UNITED STATES—There was a manly surrender in heading back on that freeway from the Westside. The phantom set of keys that would let Irma into her new quarters might be on the bed stand where she’d housesat near downtown. They might not. My job was to flush thoughts of defeat out of my head and drive.
We got through the last slog of tailgating as the 101 curves eastward, and could breathe again by the Alvarado exit. The owner of the charming bungalow perched on a last remnant of downtown hillside was still a few hours out before arrival.
At this moment, the total lack of plan or idea heretofore concealed by faux aplomb, yielded to reality. If the keyring Irma needed was still inside, my job was to break and enter.
“I’m so sorry I put the spare key on the table by the note about the cats,” Irma said. “Joseph said to leave it under the brick. I should have listened to him.”
Instead, I had to perform the acrobatic chore of getting a toehold in the retaining wall; another toe in the curls of high wrought iron that gated the patio and then scoot myself gingerly over the metal parapet.
Now my shoe soles gripped the ground. I proceeded on the theory that there’s always an opening. Whether it’s taking out hinge rods or simply a door left open. The slider kitchen window was left open, however, one would have to be a rat or snake to get past the black window grill. In this regard, this home with all it’s endearing improvisations was a too perfect example of 80s fortification. Bars over the windows, regulation black, the principal doors, bars everywhere.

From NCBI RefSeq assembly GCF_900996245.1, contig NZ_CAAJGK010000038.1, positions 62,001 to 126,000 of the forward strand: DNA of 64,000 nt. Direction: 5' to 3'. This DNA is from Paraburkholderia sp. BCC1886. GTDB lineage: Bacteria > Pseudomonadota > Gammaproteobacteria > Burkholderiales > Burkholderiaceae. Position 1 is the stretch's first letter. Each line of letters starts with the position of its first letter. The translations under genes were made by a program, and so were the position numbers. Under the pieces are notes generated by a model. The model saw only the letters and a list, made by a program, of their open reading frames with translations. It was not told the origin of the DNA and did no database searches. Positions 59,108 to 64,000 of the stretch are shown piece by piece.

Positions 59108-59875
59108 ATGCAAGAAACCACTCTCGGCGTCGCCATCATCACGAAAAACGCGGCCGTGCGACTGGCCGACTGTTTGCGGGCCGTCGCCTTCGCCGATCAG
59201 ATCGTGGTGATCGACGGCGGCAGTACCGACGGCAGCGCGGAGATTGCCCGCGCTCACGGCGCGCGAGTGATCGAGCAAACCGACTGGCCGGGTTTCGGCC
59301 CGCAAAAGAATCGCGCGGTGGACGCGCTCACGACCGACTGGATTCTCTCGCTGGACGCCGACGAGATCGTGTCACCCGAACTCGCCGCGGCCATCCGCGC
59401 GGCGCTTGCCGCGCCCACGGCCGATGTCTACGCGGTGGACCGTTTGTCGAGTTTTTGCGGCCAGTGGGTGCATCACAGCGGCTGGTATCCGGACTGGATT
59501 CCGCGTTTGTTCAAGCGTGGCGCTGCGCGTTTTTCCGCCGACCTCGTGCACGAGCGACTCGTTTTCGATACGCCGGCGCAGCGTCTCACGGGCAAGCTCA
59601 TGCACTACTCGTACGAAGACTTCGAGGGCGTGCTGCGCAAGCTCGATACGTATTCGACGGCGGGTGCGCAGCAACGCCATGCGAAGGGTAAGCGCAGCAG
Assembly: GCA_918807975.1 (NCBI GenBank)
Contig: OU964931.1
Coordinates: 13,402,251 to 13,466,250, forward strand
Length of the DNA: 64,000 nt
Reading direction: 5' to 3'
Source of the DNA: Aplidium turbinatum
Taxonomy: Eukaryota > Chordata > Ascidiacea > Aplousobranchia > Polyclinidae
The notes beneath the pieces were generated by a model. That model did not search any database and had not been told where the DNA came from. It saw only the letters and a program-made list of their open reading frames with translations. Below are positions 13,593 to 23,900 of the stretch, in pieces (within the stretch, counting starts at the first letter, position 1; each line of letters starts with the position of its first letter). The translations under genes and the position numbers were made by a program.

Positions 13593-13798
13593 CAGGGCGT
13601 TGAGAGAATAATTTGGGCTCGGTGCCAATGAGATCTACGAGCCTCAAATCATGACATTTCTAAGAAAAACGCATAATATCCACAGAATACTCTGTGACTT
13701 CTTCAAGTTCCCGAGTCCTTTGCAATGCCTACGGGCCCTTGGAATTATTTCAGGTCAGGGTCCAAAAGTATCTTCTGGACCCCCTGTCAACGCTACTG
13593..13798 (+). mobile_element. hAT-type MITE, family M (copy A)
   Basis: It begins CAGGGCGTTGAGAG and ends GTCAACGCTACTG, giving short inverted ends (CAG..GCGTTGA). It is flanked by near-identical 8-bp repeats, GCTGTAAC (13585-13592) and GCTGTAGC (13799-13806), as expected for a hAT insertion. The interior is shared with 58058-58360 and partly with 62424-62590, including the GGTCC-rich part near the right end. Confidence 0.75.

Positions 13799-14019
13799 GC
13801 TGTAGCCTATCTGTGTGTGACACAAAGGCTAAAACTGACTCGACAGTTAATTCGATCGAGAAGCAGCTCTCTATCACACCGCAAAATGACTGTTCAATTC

I scrunched in between the narrow side of the house and the neighbors dusty, cobwebbed wall. Assailed by old fears of black widows, I managed to get a hand in an air-conditioning duct by the top of the piano where Irma might have left the banana yellow keyring with the keys to her son’s apartment.
I extricated myself to the front of the house. Irma was moaning:
“This weighs double because these keys belong to someone else. I promised to take good care of the keys. My son said, ‘Don’t lose them.’ Look what happened.”
“The keys are here. I’m sure they’re near you.”
There I was trying to be reassuring, and Joseph pulled into the drive, earlier than expected. Irma quickly explained how she’d lock her own set of keys in before I drove her to the Westside. Usually being quite good at lost and found, I joined in the fray. Alas, the keys with the yellow fob weren’t on the piano, the bed stand or under the bed or by the aquarium. Nowhere.
Irma was frazzled. Joseph invited her to stay for a cup of tea and to stay over if she needed to. I was free to complete the story where a rekeyed lock is an element of suspense. Sometimes I don’t wonder that we write the stories, but we are written by them.
It was a gray afternoon and I felt gray inside. I passed all the familiar old streets heading west on Beverly, and row after row of fantasy apartments. My phone hummed on my pocket, usually a jarring thing still. Before Carandolet, I stopped to see what had happened. But I knew.
Irma had found the keys. I turned back to pick her up. When I got back to Joseph’s house, she explained how she sat to use the bathroom, she felt a tiny weight in the very bottom of a side pocket in her sheer sweater.
“The keys are laughing at us,” Irma said. “Why didn’t you tell me to check my pockets?”